• Possible Employee Sanctions   articulates all possible sanctions an institution may impose following the results of any disciplinary proceeding.            
  • Interim Measures, Support Services & Accommodations – expanded the previous policy to provide greater transparency regarding the range of protective measures we offer as appropriate to either or both the reporting and responding parties involved in an alleged incident of sexual misconduct, prior to an investigation or while an investigation is pending.
  • Adaptable Resolution Options – expanded the previous policy to provide greater transparency regarding the types of voluntary resolution options available, such as Facilitated Dialogue and Restorative Meeting; this is not required for compliance purposes, however, supports greater transparency of available Voluntary Resolution procedures.
  • Terminology –  Added the following to the policy
    • Mutual No-Contact Agreement: A mutual agreement between a Complainant and Respondent in which parties agree from having direct contact and/or direct communication with each other. 
    • Preponderance of the Evidence:  Preponderance of the evidence means that the evidence on one side outweighs the evidence on the other side or is more likely than not.  Preponderance of the evidence is the applicable standard for demonstrating facts and reaching conclusions in the resolution process conducted by Dickinson College.
    • Third-party: is any individual who is not a College student or employee or a participant in any College-related program or activity. Third parties, such as but not limited to independent contractors, vendors, visitors and guests.

Items removed from the procedure that were redundant, delayed process, and/or gave the perception of bias:

  • Impact/mitigation statements – during an investigation, both the complainant and respondent have an opportunity to be fully heard.  Thus, through the investigation process, the complainant and respondent can submit type-written statements to Investigators.  Investigators are trained to specifically ask questions during their interviews with the complainant regarding how they were affected or impacted after an incident, as this information can be a vital piece of evidence.  Thus, through the investigation process we typically find that both complainants and respondents already provide Investigators with information on how they have been impacted or are affected.  We do not find that having yet another opportunity to provide impact or mitigation statements is needed and is often repetitive causing an undue delay in the process.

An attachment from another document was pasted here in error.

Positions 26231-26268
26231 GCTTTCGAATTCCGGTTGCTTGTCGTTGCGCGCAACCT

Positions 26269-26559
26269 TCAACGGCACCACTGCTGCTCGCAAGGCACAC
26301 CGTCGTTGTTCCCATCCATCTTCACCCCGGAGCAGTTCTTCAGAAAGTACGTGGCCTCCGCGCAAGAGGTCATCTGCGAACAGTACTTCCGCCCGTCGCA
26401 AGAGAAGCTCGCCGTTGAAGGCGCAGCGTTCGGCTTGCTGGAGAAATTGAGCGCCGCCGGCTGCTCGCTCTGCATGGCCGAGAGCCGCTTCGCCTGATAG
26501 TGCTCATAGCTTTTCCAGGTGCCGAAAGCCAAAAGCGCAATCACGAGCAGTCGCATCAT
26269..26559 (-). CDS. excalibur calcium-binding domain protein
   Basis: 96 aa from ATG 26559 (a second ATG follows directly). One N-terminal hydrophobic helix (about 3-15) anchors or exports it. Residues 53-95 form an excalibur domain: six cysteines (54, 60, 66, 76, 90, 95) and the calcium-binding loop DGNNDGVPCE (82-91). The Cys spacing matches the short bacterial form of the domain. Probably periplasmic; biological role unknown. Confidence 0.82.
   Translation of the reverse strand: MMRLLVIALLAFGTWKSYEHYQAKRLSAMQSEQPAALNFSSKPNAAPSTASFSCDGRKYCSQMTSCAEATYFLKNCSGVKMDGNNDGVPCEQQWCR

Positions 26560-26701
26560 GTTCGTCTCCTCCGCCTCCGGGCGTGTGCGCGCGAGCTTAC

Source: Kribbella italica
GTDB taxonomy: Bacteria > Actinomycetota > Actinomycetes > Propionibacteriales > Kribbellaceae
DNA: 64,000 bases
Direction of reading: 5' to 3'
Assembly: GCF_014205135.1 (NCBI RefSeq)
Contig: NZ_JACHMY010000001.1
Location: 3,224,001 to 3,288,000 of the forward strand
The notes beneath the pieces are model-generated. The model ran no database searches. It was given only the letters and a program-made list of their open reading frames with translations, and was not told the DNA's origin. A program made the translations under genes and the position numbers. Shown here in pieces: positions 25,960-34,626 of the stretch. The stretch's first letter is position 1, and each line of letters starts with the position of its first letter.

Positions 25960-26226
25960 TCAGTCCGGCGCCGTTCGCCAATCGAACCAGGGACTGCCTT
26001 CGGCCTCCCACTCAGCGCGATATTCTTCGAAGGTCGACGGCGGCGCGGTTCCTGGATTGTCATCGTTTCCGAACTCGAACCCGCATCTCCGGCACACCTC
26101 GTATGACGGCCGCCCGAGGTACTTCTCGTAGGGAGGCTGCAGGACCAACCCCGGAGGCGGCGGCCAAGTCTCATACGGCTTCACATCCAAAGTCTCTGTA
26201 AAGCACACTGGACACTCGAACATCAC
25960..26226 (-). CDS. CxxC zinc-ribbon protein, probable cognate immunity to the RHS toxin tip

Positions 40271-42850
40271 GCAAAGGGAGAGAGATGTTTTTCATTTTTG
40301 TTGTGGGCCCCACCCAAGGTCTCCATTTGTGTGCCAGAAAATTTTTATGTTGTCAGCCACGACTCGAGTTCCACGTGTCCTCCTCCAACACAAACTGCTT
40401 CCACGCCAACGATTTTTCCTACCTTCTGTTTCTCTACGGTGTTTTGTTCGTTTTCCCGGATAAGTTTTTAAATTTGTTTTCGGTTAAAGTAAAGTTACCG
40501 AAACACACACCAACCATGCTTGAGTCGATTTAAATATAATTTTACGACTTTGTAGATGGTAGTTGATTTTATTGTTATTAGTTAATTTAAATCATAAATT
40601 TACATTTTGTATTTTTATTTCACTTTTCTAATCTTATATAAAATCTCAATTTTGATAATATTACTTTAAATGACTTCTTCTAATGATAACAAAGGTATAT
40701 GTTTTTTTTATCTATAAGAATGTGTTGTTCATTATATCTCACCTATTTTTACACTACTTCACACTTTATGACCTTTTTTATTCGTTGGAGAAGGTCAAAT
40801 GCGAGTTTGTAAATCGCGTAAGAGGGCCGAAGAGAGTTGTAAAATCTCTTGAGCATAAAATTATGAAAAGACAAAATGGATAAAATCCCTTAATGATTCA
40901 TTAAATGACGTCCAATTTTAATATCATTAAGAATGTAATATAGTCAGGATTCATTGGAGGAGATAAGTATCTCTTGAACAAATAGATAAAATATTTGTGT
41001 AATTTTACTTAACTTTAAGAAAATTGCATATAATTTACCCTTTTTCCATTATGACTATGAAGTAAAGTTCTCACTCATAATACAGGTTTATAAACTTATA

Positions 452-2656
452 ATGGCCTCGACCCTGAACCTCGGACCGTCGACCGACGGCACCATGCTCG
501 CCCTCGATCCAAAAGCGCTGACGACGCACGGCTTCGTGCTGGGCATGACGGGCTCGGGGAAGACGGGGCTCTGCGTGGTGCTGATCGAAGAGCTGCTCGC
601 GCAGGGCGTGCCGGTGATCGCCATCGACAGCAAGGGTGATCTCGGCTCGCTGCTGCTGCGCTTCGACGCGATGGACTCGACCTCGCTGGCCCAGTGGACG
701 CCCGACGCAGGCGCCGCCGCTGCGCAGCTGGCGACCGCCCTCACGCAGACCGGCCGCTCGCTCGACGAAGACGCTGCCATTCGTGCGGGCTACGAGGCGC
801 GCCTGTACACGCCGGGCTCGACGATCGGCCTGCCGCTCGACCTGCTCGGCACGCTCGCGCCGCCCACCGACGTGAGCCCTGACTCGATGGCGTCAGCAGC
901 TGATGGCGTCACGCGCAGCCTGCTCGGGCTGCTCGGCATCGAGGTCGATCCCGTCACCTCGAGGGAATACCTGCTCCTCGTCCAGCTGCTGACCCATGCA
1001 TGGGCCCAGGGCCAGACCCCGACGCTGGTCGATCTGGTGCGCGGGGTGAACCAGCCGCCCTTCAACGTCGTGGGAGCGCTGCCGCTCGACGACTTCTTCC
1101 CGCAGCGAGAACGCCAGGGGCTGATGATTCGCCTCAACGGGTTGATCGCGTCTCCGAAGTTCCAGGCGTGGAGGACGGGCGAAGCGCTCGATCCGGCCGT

• Character Witness Statements – the scope of an Investigation is to gather information regarding the allegations and not include information from other parties who are neither direct witnesses, contemporaneous witnesses or can possibly have information regarding the allegations.   The character of parties outside of the scope of the investigation is irrelevant information.  Investigators are trained to obtain a list of witnesses from the complainant and respondent as part of the investigation.  Investigators with the input from complainant and respondent decide whether to interview specific witnesses.  Including character witness statements can also be perceived to cause decision-makers to become bias in the process, as they consider elements outside of the scope of the allegations. 

[1] Important to note that this information was available to those involved in the process, but were not previously detailed in the policy itself.